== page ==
Randy Blin, the 2012 Thermoformer of the Year, jokes that he started at the top of the family business, Triangle Plastics Inc. — the top of the platform leading to the scrap grinder, on third shift.
Blin gave a homespun and heartfelt acceptance speech at the Sept. 23 awards dinner, held during the SPE Thermoformers Conference in Grand Rapids.
His father, James Blin, was Thermoformer of the Year in 1995. They are the second father-son winning pair; the other is Jack and Joe Pregont of Prent Corp.
Blin praised his father and the Society of Plastics Engineers.
“I was fortunate to have the opportunity to learn from many of the pioneers in our field. That began 35 years ago, working alongside my dad, Jim. In all those years, we never had a disagreement. As soon as I came around to his way of thinking — no disagreement,” he said, as fellow thermoformers laughed.
“Dad taught me to never shy away from hard work, or a challenge,” Blin said. His father founded Triangle Plastics in 1965.
Triangle, based in Independence, Iowa, grew steadily to become the largest custom heavy-gauge thermoformer in North America, Blin said. As a team, employees advanced the industry, using automated trimmers, conducting research and development, and growing through acquisition, picking up eight com- panies in just eight years.
One big move came in 1998, when Triangle bought TriEnda Corp., a sheet extruder and thermoformer of material-handing products.
The following year, the Blins sold Triangle to Alltrista Corp. Later, Wilbert Plastic Services bought Alltrista's thermoforming operations. Blin and his father ran the company until it was sold.
Randy is executive vice president of Blin Management Co., which manages more than 50 business entities.
After becoming an SPE Thermoforming Division board member, Blin served for two years as treasurer and then became division chairman in 1997 and 1998, helping to grow the trade-show part of the annual conference. He co-chaired the 1996 conference, when larger booths replaced tabletop exhibits.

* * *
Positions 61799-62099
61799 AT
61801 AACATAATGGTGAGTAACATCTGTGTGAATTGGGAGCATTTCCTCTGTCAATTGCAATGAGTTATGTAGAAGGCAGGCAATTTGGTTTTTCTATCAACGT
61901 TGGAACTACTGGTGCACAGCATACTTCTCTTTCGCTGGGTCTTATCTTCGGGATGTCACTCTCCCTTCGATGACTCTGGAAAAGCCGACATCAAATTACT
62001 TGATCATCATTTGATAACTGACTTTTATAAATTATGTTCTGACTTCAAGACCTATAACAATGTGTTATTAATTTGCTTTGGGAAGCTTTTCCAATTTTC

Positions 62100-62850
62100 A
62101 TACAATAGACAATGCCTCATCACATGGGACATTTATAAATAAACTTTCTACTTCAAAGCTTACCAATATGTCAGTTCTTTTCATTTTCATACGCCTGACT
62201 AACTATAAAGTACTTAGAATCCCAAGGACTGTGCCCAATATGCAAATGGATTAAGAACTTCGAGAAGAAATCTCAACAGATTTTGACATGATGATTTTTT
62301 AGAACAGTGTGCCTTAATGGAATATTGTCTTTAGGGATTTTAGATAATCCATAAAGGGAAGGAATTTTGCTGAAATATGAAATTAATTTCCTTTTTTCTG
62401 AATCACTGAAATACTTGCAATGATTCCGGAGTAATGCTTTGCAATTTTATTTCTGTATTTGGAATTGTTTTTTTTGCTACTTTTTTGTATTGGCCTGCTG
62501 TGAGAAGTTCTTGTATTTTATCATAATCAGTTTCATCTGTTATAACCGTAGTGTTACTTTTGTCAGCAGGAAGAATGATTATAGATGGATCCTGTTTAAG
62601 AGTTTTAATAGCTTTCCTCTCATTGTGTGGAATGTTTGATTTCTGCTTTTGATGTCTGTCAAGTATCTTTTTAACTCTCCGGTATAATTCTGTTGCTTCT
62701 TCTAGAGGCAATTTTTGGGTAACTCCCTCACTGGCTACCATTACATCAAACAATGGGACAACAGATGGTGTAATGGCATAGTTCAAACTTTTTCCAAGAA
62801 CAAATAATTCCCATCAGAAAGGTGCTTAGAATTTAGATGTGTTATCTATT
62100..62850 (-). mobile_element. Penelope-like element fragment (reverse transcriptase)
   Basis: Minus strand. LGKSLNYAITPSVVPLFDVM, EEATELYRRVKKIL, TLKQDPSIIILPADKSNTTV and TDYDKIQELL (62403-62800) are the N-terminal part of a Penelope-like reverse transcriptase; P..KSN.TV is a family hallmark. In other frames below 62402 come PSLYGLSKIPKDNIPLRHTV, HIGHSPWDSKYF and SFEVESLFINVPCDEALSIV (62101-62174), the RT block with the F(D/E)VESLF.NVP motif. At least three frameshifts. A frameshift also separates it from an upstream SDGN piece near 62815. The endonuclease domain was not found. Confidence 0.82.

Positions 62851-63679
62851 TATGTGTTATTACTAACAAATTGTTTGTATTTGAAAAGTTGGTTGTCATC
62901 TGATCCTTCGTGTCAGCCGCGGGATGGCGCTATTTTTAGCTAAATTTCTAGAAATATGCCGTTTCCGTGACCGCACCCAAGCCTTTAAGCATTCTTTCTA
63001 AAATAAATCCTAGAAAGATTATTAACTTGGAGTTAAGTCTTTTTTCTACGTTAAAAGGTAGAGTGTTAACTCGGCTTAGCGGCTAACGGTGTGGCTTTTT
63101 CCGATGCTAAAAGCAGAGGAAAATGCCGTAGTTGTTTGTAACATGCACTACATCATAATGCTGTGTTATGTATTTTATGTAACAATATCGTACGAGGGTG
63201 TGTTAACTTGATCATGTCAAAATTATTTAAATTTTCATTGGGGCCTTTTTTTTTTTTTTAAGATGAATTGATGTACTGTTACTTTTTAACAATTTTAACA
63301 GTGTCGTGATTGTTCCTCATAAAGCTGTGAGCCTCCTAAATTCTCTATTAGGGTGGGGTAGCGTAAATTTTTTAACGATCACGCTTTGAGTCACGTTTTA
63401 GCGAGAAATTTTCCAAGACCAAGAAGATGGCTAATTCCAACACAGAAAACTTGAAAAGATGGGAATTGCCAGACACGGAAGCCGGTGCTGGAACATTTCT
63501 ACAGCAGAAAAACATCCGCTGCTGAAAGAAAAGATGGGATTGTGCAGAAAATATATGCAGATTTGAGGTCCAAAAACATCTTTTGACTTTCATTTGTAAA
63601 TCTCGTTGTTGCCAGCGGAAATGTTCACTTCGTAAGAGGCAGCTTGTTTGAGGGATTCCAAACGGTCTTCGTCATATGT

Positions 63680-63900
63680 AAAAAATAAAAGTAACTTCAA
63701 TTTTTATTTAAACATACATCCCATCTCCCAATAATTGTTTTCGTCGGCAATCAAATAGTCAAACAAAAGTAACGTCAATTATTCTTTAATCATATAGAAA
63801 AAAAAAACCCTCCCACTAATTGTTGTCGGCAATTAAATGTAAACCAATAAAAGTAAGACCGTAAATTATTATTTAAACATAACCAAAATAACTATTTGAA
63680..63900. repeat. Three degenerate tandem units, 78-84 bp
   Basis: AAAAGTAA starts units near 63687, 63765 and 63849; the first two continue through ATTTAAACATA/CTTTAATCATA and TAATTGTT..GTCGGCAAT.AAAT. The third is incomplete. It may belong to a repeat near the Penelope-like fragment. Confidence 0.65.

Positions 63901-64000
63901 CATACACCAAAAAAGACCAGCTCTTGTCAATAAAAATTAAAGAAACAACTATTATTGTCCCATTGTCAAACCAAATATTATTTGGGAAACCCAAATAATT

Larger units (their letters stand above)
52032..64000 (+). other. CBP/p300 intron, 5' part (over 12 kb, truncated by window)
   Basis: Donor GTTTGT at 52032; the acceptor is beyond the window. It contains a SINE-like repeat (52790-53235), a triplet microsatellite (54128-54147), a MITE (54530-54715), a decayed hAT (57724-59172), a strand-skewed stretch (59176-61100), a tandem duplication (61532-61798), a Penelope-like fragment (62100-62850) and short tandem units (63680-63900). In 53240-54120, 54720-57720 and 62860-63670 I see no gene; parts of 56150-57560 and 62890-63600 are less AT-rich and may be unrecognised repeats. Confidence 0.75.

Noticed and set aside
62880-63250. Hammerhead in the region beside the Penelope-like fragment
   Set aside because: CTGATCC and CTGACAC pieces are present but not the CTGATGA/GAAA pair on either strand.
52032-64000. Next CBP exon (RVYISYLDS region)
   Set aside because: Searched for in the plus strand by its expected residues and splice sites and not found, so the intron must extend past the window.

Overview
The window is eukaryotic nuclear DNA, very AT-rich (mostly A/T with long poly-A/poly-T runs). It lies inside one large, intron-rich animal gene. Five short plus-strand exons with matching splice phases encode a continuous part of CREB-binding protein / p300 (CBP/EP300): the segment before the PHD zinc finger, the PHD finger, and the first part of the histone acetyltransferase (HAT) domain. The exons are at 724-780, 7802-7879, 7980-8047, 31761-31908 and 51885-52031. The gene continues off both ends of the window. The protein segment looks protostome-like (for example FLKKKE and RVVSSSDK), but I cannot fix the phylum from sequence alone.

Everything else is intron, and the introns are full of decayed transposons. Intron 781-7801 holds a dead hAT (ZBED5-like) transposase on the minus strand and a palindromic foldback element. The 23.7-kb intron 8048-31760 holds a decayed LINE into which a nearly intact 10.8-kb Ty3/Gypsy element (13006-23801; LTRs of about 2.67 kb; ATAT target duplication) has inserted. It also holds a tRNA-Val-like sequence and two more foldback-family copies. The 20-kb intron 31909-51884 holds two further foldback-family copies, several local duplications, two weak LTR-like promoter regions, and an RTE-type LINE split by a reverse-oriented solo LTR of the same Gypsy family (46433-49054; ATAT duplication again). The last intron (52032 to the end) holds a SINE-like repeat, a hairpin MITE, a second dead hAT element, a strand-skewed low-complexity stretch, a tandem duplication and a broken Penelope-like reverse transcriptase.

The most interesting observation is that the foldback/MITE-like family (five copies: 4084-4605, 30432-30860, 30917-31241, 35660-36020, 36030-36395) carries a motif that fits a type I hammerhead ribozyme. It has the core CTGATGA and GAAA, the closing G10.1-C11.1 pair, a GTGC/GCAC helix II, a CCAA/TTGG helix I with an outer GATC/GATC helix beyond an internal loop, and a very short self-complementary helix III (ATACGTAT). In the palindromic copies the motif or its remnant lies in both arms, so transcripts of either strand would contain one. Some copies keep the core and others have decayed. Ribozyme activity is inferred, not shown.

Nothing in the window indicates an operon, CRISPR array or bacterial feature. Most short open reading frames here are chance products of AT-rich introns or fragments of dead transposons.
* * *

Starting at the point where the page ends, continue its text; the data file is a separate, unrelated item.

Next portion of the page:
He received the Thermoforming Division's Lifetime Achievement Award in 2004.
Blin said the Thermoforming Division was a maverick in what was a conservative SPE during the mid- to late 1990s. The division worked as a nonprofit that also generated income, which was then used for scholarships and to promote research. Its newsletter became a glossy quarterly magazine. Now SPE has adopted many of the procedures, he said.
Blin said he joined Newtown, Conn.-based SPE in 1979, but was not active until the first official fall conference in 1991, held in the Wisconsin Dells. He said he was surprised to meet so many people passionate about thermoforming, a small part of the overall plastics industry.
“If I got my bachelor's degree from the School of Hard Knocks at Blinn U. and Triangle Tech, I received my master's from the Thermoforming Division of SPE,” he said.
A dozen family members sat at a head table to hear Blin's speech. But he said the Thermoforming Division has brought together an entire industry as lifelong friends.
“The thermoforming activities are must-attend events, and the camaraderie exceeds most family reunions,” he said.